As a team or a company, strategic thinking is best conducted in brainstorming sessions which can be fun and exhilirating if you set the right tone. When you brainstorm, you are tapping into the realm of imagination which is the sourse of fresh, new ideas. The entire purpose of brainstorming in this context is to challenge conventional thinking.

Brainstorming should be open to all team members. However, as the leader of brainstorming sessions, it is important to set some ground rules. When we brainstorm with our clients, whether the session is for an individual agent, a team or company, we introduce the concept of the "bulletin board". The idea here is to just let all ideas that you hatch have a place on the board without criticism or immediate evaluation of its merit. You never know when a fragment of one idea can trigger a flash of brilliance that makes its way to your new strategic plan.

The very process of brainstorming on strategy not only develops a vortex of creativity where great ideas are born, but it also can create an atmosphere of trust that builds cohesive teamwork. If it feels safe to contribute to this "mastermind" everyone can own the strategic plan that emerges. Under these conditions, the likelihood is high that the plan will be executed with minimum hassles.

To Dirk, the Mavericks and to all of you luxury real estate teams who have the heart of a champion, we salute you. We understand what it takes to establish innovative strategies to out-think your competition and we know that it is cohesive teamwork that is at the core of your success.

This blog posting has been provided by Ron and Alexandra Seigel, the Language of Luxury Community Founders and managing partners of Napa Consultants, International, the leading luxury real estate strategic marketing firm. They specialize in personal and company branding, luxury real estate website design and social media marketing. Pictures provided by Ron and Alexandra.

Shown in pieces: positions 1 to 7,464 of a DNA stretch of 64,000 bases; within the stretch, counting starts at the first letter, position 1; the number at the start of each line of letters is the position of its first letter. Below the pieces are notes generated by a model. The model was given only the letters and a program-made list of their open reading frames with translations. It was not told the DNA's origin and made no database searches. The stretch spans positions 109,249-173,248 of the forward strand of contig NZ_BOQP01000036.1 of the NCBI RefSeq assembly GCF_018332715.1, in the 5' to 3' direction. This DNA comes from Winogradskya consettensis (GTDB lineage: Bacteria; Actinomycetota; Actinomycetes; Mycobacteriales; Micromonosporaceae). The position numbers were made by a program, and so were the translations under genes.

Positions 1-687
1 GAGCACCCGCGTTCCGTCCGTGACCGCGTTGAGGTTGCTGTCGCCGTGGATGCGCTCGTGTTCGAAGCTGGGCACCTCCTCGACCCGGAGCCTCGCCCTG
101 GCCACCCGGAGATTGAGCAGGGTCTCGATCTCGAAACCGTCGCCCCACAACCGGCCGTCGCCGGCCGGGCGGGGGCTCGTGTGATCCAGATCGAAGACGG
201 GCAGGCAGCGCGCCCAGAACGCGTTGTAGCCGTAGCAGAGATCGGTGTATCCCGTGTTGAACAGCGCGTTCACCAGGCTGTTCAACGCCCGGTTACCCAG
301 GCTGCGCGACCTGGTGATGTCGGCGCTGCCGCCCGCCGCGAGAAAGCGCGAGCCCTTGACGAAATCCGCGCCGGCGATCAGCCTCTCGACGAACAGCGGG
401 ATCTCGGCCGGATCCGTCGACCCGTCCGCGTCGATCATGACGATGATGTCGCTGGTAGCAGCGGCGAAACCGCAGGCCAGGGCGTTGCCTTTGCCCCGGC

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Posted by: Nicole Lauber
Posted on: 6/14/2011 at 9:53 AM
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Luxury Real Estate Marketing: So, You Want To Be A Market Leader? [Part 6]

The Latest iCloud Technology - Courtesy of Apple

Read Part 1, Part 2, Part 3, Part 4, and Part 5 of this series.

In our previous post of our series entitled, So You Want To Be A Market Leader, we covered one of the key vulnerabilities that luxury real estate market leaders tend to exhibit: losing focus. In this post, we cover the other key vulnerabilities: Being complacent and being "tech-challenged". If you want to overtake the incumbent market leader, rather than identifying an uncontested market niche that you can dominate, you need to assess your opponent's weakest link and wage, an all-out battle that is 100% concentrated on one of these three specific vulnerabilities.

Complacency, a common vulnerability of market leaders in luxury real estate, usually manifests in the form of neglect of the relationships that got them to the #1 position in the first place. Lack of consistent personal communication with their sphere of influence can create a very compelling reason to switch if the challenger excels at this and offers a remarkably distinct value proposition.

The consistent use of superior technology (especially methods for attracting a high volume of buyers) aimed directly at a market leader who is not tech-savvy, can be an excellent plan to challenge an incumbent. Incumbents who take on over-priced listings that languish on the market may look impressive to luxury home sellers in the short run. But, eventually, the agent who can demonstrate the ability to bring buyers to the table through superior technology will win the listings, too.

If you want to challenge the incumbent who is "tech-challenged" preempt this powerful attribute of being the most tech-savvy. That means, be the first challenger to seize this brand position by "owning" the very words "tech-savvy" as a brand position. Be the first to brand yourself as the tech expert in the competitive landscape that exists, not in your computer or in your office or in some other physical location in your marketplace, but in the minds of your target market.